Mississippi Lawmakers To Meet To Address Disaster Needs Funding

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Damage in Tupelo after the April 28, 2014, tornado / Courtesy of @tabithahawk

(WREG-TV) The Mississippi Emergency Management Agency could get up to $20 million for disaster response and recovery costs.

A special legislative session to decide this will be held Thursday, May 8, at 1 p..m., Gov. Phil Bryant announced Tuesday.

The state was hit hard by tornadoes last week, and initial estimates show damages could exceed $13.5 million, with that number likely changing as assessments are completed.

Itawamba, Lee, Lowndes, Madison, Rankin, Wayne and Winston counties were declared eligible for FEMA’s Individual Assistance program and reimbursement assistance with eligible costs for emergency response efforts and debris removal through FEMA’s Public Assistance program.

Individual Assistance was also extended to Jones, Leake, Montgomery, Simpson and Warren counties Tuesday, and the state is also seeking expanded Public Assistance aid.

“Residents across Mississippi are suffering as a result of last week’s deadly tornadoes, and it is imperative that we provide the necessary resources for response and recovery,” Gov. Phil Bryant said.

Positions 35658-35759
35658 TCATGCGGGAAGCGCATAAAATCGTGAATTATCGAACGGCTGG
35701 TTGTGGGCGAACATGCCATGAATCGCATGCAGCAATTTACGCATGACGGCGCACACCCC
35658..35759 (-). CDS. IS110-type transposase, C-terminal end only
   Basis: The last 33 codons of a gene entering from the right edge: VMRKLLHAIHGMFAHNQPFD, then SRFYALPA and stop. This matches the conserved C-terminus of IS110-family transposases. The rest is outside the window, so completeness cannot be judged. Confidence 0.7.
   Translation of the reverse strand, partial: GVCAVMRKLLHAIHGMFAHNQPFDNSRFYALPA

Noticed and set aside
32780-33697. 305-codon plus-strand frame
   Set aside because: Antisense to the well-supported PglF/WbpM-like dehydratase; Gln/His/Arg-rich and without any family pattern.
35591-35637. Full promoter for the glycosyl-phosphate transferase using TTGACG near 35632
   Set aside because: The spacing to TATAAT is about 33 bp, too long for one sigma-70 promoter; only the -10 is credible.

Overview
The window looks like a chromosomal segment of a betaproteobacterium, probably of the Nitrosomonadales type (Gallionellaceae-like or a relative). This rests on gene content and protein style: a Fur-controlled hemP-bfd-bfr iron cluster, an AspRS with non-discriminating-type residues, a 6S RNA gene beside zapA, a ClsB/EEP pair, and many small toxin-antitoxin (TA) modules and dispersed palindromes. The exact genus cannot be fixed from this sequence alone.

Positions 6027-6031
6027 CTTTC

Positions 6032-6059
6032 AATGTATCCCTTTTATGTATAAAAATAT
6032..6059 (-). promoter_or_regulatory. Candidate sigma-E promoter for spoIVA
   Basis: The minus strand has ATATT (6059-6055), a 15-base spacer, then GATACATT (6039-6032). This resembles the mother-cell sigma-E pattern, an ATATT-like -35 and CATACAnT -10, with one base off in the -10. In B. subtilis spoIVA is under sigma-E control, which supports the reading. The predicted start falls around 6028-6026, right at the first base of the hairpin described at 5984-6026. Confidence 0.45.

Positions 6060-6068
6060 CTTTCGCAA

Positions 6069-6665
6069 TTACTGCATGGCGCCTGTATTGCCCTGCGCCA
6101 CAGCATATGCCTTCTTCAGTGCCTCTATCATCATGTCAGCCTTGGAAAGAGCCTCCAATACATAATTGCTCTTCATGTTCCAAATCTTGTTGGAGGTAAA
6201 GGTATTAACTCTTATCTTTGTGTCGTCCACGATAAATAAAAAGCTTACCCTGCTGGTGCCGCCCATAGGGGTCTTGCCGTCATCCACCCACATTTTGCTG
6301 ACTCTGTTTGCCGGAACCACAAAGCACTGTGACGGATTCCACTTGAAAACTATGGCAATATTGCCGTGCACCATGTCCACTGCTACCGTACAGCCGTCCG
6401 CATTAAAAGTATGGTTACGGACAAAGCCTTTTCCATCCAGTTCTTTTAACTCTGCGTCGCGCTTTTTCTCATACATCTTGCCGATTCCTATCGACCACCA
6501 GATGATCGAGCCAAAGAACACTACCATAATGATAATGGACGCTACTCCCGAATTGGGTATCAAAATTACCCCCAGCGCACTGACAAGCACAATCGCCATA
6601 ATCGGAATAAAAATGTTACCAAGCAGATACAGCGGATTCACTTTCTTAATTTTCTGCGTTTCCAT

“I am hopeful the Legislature will appropriately address the funding needs for this most recent disaster and will provide a sustainable method for satisfying responsibilities the state has for ongoing work from other disasters,” he added.

MEMA estimates the state is still responsible for $20 million for work needed because of 13 other disasters.

The federal government is responsible for 75 percent of the costs as the work is completed at the local level, with MEMA and local governments each responsible for 12.5 percent of eligible costs.

The federal government covers all expenses for aid to individuals and households following a federal disaster declaration.

If there is not a federal disaster declaration and cost sharing structure, MEMA must pay the disaster response costs. For instance, a tornado in Covington County and flooding along the Pearl River in April 2014 did not qualify for federal reimbursement.